Toyota has recently experienced a commendable surge in producing exhilarating performance models. Such progress is largely due to Toyota’s Gazoo Racing, whose proficiency has effectively restored the “excitement” in Toyota’s product portfolio. The GR86, GR Supra, GR Yaris, and GR Corolla, are all remarkable examples of a Japanese automaker, predominantly acknowledged for its mundane commuter cars, stunningly impressing the masses.
The GR Corolla, in particular, is a fascinating model. It is Toyota’s debut all-wheel-drive hot hatchback, capable of rivaling the Gold GTI and Civic Type-R. However, what you might not be aware of is that fifteen years prior to the GR Corolla’s inception, Toyota designed another impressive hatchback, based on the brand’s best-selling model, known as the Toyota Blade Master G. This model presents some uncustomary yet intriguing engineering selections.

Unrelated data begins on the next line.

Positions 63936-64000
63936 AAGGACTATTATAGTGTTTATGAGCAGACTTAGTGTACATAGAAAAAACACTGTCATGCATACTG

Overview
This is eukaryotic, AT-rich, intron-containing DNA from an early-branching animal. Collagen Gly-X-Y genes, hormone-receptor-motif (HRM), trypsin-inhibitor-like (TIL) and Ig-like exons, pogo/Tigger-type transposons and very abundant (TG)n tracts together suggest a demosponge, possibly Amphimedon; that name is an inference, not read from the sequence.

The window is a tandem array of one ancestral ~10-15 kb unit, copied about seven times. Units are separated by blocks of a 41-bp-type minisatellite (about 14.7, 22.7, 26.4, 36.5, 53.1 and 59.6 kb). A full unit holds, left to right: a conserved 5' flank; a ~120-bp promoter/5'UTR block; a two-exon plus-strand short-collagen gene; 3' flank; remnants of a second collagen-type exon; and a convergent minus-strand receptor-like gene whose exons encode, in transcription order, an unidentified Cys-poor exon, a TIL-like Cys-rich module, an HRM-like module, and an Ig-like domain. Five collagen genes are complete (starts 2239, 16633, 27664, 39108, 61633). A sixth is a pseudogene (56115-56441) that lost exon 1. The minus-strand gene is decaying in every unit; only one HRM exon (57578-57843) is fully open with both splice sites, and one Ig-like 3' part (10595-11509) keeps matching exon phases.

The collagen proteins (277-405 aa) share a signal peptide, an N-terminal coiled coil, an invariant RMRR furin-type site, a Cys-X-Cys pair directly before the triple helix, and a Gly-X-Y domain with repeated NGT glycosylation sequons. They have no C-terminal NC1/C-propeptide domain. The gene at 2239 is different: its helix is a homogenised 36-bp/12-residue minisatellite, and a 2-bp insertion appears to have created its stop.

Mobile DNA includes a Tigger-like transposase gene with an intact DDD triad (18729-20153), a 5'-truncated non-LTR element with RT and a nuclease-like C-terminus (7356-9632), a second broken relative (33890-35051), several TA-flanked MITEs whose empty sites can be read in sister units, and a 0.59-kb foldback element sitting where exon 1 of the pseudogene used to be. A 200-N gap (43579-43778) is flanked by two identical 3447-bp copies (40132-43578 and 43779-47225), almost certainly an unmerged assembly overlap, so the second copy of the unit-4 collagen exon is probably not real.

The engine is the most significant aspect of any performance version, and in Toyota’s Corolla, it is mostly a reasonably-priced, unremarkable inline-four engine that caters to practical individuals. Nevertheless, the Blade Master G diverges from this by utilizing a 3.5-liter naturally-aspirated V-6 engine.
The letters “GR” also appear on the Blade Master G, not because of Gazoo Racing’s involvement, but rather due to the engine code, the 2GR-FE. This same engine powers numerous, more sophisticated Toyota models such as the Camry, Aurion, Avalon, RAV4, and others. More importantly, it propels the Lotus Evora, Exige, and Emira, with some applications employing a supercharger to achieve power figures exceeding 400 horsepower.
The 2GR-FE engine in the Toyota Blade Master G is transversely-mounted and naturally-aspirated, resulting in a power output of 280 horsepower (209 kilowatts) at 6,200 RPM and 254 pound-feet (344 Nm) at 4,700 RPM. However, the Blade Master G differs from the GR Corolla by lacking all-wheel-drive, and power is transmitted solely to the front wheels. A six-speed automatic transmission is the sole option, albeit manual mode and paddle-shifters are available. Nonetheless, this configuration prioritizes comfort over performance, culminating in a 0 to 60 mph (97 km/h) time of 6.3 seconds, which is respectable given the hatchback’s curb weight of 3,262 pounds (1,480 kg).